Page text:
Former Marvel editor-in-chief Roy Thomas, who introduced the character over 40 years ago with artist Gil Kane, recently spoke to Inverse about the topic. Thomas, who wasn’t involved in the new series, bashed the debate over cultural appropriation, saying it’s “crap.”
“Don’t these people have something better to do than to worry about the fact that Iron Fist isn’t Oriental, or whatever word?” Thomas told the outlet. “I know Oriental isn’t the right word now, either.”
The newly released series features white actor Finn Jones as main character Danny Rand, a supernatural martial arts master. Though this stays true to the source material, the show has been criticized for depriving Asian actors of an on-screen opportunity in a series that undeniably borrows from Asian culture.
In the interview, Thomas discussed his thoughts on the new series. He said he had no problems with the show sticking with the source material and casting a white actor as a master of supernatural martial arts. But he seemed to take issue with those accusing the new “Iron Fist” of whitewashing.
“I just think some people have too much time on their hands, I guess. They have an infinite capacity for righteous indignation,” he told the outlet. “By and large, that tends to be misplaced quite often ... ”
The former Marvel editor-in-chief explained that he’d feel indifferent if the show had cast an Asian lead, but claimed that there’s nothing wrong with a white Rand. He also argued that Rand was a character from a different time and wasn’t created to represent a certain race, later adding that through his work, he aimed to “reach out to all races.”
While he mentioned that if a story were “really racist or degrading,” it’d warrant a conversation, Thomas asserted that “Iron Fist” didn’t fit in that category. He suggested that those involved in the debate should just create a new character themselves, instead of “constantly complaining.” To make matters worse, he even mentioned that Rand could’ve had a “buddy who was Asian.”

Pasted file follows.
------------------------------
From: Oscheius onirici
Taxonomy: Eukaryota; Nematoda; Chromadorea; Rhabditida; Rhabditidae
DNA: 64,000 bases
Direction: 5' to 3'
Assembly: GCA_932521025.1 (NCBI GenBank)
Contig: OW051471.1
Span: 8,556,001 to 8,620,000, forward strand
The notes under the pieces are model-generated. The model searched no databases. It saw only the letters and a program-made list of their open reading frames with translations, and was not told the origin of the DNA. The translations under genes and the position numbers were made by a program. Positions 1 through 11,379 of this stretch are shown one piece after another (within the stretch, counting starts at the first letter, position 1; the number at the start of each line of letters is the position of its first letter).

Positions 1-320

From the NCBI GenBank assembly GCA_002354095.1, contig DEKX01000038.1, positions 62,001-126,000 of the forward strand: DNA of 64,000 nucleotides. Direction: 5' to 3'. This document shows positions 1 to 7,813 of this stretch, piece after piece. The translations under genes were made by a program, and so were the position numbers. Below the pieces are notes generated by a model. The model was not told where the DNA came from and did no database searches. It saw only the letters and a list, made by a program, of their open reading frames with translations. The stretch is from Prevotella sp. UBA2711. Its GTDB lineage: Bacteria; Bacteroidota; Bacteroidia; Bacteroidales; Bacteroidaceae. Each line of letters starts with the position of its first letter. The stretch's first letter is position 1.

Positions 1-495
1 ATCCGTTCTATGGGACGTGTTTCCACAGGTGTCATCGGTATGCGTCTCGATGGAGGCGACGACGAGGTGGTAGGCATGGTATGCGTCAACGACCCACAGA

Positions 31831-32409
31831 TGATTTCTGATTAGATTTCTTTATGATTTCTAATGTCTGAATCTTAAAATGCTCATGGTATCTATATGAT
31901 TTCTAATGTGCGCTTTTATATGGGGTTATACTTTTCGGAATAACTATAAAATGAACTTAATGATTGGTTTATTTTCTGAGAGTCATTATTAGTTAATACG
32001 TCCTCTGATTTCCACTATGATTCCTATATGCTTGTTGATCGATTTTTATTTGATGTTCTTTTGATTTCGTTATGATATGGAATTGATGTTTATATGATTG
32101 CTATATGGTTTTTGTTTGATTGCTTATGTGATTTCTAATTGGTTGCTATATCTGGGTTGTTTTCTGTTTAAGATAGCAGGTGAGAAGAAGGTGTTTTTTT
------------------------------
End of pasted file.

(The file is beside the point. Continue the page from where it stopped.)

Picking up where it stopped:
Thomas’ comments didn’t go over well.
Jessica Henwick, who plays Colleen Wing in the series, took to Twitter to point out why his “Oriental” comment was problematic.
Some viewers of the new series seem to differ in opinion from “Iron Fist’s” original creator. NPR’s Eric Deggans pointed out that by casting and amplifying a white actor, “Iron Fist” actually is troubling. The critic, a self-proclaimed “superhero-aholic,” notes that the series minimizes Asian people and culture while also perpetuating a white savior narrative.
“These are white characters, usually male, often misfits who find their true calling by coming to an environment filled with people of color and leading them,” Deggans said in a segment. “In ‘Iron Fist,’ Rand trained in a hidden city with Buddhist monks and becomes their greatest warrior.”
Additionally, a number of fans on social media have deemed Asian actor Lewis Tan the best part of the show. Tan himself had been passed over for the lead part and he previously told HuffPost that an Asian lead would’ve benefitted the show.
“There is a large group of people that want to see themselves represented as the heroes of the story and they are making their voices heard,” he said.